Thai weddings are wonderfully presented and have a unique quality that will entice you to attend some more while you are in Thailand. If you are marrying a Thai national and have a Thai marriage visa, you should know a few of the amazing events that take place during a wedding. A marriage visa in Thailand will promise you some great experiences. Here are 5 unknown facts about weddings in Thailand that you may not be aware of:
1. In the past, Buddhist monks were a regular feature in Thai weddings, however, things are gradually changing as now Thai weddings are hardly about monks and priests. Nevertheless, people now believe that about 9 monks should be present at the wedding ceremony. Nine is considered to be a lucky number and an image or a statue of the Buddha adorns all ceremonies in Thailand. Chants and hymns are sung while the bride and the groom are seated in their wedding chairs. The monks also anoint the foreheads of the couple with a sandalwood and white paste. A candle is lit and placed at the middle of the bowl that contains pure water. The monks are then presented with food which they have and then leave.
2. Thai customs are centuries old and the next custom truly makes a wedding very memorable. The Kaan Maak ceremony is quite a show given its importance in Thai weddings. In this, the Thai groom arrives with his entourage of people at the door of the bride. The procession has drummers and folk dancers who enliven the spirits of the wedding procession. Many from the groom’s family also carry flowers and gifts, incense sticks and candles. Banana leaves and sugar canes are also gifted to the bride’s family. Thai people love to arrange for elaborate sweets at their weddings. Rice and sesame seeds form an integral part of the wedding entourage and gifts. Many expensive gifts such as gold and jewelry are also given to bride as a mark of dowry at the wedding.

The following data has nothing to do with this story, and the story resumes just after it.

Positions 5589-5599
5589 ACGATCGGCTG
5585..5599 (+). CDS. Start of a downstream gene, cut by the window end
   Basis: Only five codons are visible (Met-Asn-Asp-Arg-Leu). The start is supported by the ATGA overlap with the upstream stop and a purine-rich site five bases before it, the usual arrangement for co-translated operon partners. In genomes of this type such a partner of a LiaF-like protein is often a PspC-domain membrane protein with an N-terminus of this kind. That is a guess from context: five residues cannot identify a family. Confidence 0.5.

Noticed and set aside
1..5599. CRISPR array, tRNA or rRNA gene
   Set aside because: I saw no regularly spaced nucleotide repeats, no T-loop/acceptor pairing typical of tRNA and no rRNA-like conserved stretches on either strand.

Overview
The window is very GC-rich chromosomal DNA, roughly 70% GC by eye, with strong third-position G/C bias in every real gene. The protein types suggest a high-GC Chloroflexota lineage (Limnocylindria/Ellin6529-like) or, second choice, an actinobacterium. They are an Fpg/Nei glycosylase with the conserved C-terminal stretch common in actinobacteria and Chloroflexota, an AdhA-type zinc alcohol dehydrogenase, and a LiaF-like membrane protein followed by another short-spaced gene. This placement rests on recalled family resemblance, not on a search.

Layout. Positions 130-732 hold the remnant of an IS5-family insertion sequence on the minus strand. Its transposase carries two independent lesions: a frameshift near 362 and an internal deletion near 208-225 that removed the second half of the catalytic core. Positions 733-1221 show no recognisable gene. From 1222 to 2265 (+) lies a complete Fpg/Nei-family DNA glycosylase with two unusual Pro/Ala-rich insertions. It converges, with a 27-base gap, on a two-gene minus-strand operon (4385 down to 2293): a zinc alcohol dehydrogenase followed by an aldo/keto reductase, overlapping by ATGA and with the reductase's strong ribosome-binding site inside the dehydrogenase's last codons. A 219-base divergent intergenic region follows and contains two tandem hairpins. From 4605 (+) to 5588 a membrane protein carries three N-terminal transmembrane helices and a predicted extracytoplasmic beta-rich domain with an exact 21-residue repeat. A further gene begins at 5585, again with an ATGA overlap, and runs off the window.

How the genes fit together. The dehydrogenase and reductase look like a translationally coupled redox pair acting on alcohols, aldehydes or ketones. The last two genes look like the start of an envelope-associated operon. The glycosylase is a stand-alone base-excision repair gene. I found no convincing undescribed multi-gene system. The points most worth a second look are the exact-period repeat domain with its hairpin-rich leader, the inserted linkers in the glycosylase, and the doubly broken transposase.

3. The next most amazing custom at a Thai wedding is that of preventing the groom from coming near to the bride. The bride’s family now puts up imaginary obstacles in front of the groom. This is a way of preventing the groom from approaching the bride. Once the groom successfully “opens” the doors of the bride’s home, he can then enter the bride’s abode. Often the groom has to pay “toll” which has to be to his sister in laws or members of the wife’s family.
4. Once the groom has entered the bride’s abode he has to pay the traditional dowry or the Sinsod. This is a token of respect for the bride’s family especially her mother who has reared her up for the groom’s future wife. The concept of Sinsod was originally to stipulate the social and economic standing of the bride in the eyes of the groom.
5. In keeping with many modern traditions, the engagement remains the final part of the Thai wedding. Here the groom and the bride are introduced to each other and both of them get acquainted before the wedding ceremony starts. An exchange of rings takes place too.